Rapid Diagnostic Test for Detection of Group B Streptococcus in Pregnancy (GBS)
This study evaluates the use of a new method of growing and detecting Group B streptococcus in pregnant women. This new method utilizes sandwiched-membrane petri technology and has the advantage of detecting GBS in less than 6 hours, with less cost, and the potential of allowing antibiotic sensitivities to be performed.
|Study Design:||Observational Model: Cohort
Time Perspective: Prospective
|Official Title:||Use of a New Rapid Method, BioNanoPore, for Growth and Detection of Group B Streptococcus in Pregnant Patients|
- Culture of Group B streptococcus [ Time Frame: 48 hours ] [ Designated as safety issue: No ]Rapid assay results will be compared to routine culture results.
Biospecimen Retention: Samples Without DNA
Specimens are to be retained for one month, frozen in LIM broth, and will be held for use if reprocessing specimens is required.
|Study Start Date:||November 2010|
|Study Completion Date:||December 2012|
|Primary Completion Date:||November 2012 (Final data collection date for primary outcome measure)|
Intrapartum infection with group B streptococci (GBS) may lead to untoward neonatal sequelae such as pneumonia, septicemia, and meningitis. Several clinical trials have demonstrated that the use of intrapartum intravenous antibiotic prophylaxis (with penicillin being the agent of choice due to a narrower spectrum of antimicrobial activity) is highly effective to prevent early-onset neonatal GBS infections. It has been estimated that 10% to 30% of all pregnant women are GBS carriers, and it is likely that GBS colonizes virtually every female at some point. Consensus guidelines from the Centers for Disease Control and Prevention (CDC), American College of Obstetricians and Gynecologists (ACOG), and the American Academy of Pediatrics, recommend prenatal screening at 35 to 37 weeks of gestation and chemoprophylaxis at delivery based upon this culture result. The CDC-recommended method for detecting GBS colonization involves collecting a combined vaginal and rectal specimen and culturing the organism in a selective broth medium, followed be subculturing onto blood agar plates.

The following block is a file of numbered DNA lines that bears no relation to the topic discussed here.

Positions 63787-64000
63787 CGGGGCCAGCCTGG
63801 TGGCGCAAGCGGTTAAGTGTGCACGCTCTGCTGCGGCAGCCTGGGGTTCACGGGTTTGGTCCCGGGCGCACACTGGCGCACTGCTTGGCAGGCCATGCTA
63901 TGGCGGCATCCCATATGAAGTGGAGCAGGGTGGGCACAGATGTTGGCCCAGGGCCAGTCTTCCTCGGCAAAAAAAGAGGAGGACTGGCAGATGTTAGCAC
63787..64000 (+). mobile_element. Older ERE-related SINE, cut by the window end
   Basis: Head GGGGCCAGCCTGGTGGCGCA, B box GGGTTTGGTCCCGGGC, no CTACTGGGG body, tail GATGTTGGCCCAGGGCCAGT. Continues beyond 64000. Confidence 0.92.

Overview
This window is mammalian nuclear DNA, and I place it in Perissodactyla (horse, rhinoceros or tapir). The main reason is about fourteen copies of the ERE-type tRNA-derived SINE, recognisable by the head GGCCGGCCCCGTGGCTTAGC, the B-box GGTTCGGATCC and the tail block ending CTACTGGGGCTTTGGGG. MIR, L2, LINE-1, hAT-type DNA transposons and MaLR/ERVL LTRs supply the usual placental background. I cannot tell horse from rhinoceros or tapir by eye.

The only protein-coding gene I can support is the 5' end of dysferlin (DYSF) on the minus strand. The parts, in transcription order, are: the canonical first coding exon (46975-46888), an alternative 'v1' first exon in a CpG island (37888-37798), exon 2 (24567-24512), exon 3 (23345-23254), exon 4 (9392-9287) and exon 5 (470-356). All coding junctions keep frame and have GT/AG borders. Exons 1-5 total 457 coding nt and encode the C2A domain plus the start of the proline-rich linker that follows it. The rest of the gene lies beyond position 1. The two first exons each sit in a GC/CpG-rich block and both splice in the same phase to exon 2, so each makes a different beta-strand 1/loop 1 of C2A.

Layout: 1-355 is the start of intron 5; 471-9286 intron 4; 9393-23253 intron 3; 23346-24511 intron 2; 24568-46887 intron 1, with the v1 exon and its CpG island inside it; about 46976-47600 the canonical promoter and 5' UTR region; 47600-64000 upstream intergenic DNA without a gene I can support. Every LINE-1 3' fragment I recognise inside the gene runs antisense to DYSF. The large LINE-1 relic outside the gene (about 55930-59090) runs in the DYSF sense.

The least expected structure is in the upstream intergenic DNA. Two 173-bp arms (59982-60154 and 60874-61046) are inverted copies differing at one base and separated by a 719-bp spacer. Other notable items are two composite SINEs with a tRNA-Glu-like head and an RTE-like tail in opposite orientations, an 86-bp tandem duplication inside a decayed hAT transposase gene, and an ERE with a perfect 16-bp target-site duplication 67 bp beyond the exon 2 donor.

However, this traditional method of culture takes up to 72 hours for results to be available. With 12.8% of patients experiencing a preterm delivery prior to when a GBS screening occurs, and up to 15% of term pregnancies not having routine GBS screening performed, a significant portion of women present with unknown GBS status at the time of potential delivery. These clinical situations require obstetricians to utilize a risk-based strategy that has been shown to be only half as effective as culture-based screening. Thus, a need exists for a rapid detection method for GBS.
Recent research has focused on polymerase chain reaction (PCR) based methods for detection of GBS. Sensitivity for detection of GBS by the PCR assay has ranged from 87% to 91%. These methods are limited by high cost, and inability to perform antibiotic sensitivities for GBS (in women with a penicillin allergy). New technologies, called bionanopore (BNP) and bionanofilter (BNF) are rapid, microbial detection systems that utilizes sandwiched-membrane petri technology. These have the advantage of detecting GBS in less than 6 hours, with less cost, and the potential of allowing antibiotic sensitivities to be performed.
|United States, Texas|
|UTHSC at Houston|
|Houston, Texas, United States, 77030|
|Principal Investigator:||Jonathan Faro, MD||The University of Texas Health Science Center, Houston|